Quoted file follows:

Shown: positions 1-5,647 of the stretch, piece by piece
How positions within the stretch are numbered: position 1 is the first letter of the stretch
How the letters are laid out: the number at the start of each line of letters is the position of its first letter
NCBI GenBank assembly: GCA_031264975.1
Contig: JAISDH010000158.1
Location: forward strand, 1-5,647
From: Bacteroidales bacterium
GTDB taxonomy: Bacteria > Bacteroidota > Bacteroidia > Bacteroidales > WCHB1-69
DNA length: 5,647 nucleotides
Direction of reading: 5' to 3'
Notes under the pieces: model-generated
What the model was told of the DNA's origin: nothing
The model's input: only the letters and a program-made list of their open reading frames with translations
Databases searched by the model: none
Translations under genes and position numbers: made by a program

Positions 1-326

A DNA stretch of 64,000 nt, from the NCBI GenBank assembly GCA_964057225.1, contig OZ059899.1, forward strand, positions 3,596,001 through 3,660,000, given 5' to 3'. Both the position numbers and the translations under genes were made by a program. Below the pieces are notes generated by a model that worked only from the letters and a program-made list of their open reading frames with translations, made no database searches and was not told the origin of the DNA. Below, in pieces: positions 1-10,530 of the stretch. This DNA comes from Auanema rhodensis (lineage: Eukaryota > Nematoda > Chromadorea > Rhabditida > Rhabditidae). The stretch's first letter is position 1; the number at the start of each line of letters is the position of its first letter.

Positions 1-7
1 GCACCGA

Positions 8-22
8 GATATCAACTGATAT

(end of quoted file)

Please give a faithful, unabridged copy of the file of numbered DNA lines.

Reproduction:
Shown: positions 1-5,647 of the stretch, piece by piece
How positions within the stretch are numbered: position 1 is the first letter of the stretch
How the letters are laid out: the number at the start of each line of letters is the position of its first letter
NCBI GenBank assembly: GCA_031264975.1
Contig: JAISDH010000158.1
Location: forward strand, 1-5,647
From: Bacteroidales bacterium
GTDB taxonomy: Bacteria > Bacteroidota > Bacteroidia > Bacteroidales > WCHB1-69
DNA length: 5,647 nucleotides
Direction of reading: 5' to 3'
Notes under the pieces: model-generated
What the model was told of the DNA's origin: nothing
The model's input: only the letters and a program-made list of their open reading frames with translations
Databases searched by the model: none
Translations under genes and position numbers: made by a program

Positions 1-326

A DNA stretch of 64,000 nt, from the NCBI GenBank assembly GCA_964057225.1, contig OZ059899.1, forward strand, positions 3,596,001 through 3,660,000, given 5' to 3'. Both the position numbers and the translations under genes were made by a program. Below the pieces are notes generated by a model that worked only from the letters and a program-made list of their open reading frames with translations, made no database searches and was not told the origin of the DNA. Below, in pieces: positions 1-10,530 of the stretch. This DNA comes from Auanema rhodensis (lineage: Eukaryota > Nematoda > Chromadorea > Rhabditida > Rhabditidae). The stretch's first letter is position 1; the number at the start of each line of letters is the position of its first letter.

Positions 1-7
1 GCACCGA

Positions 8-22
8 GATATCAACTGATAT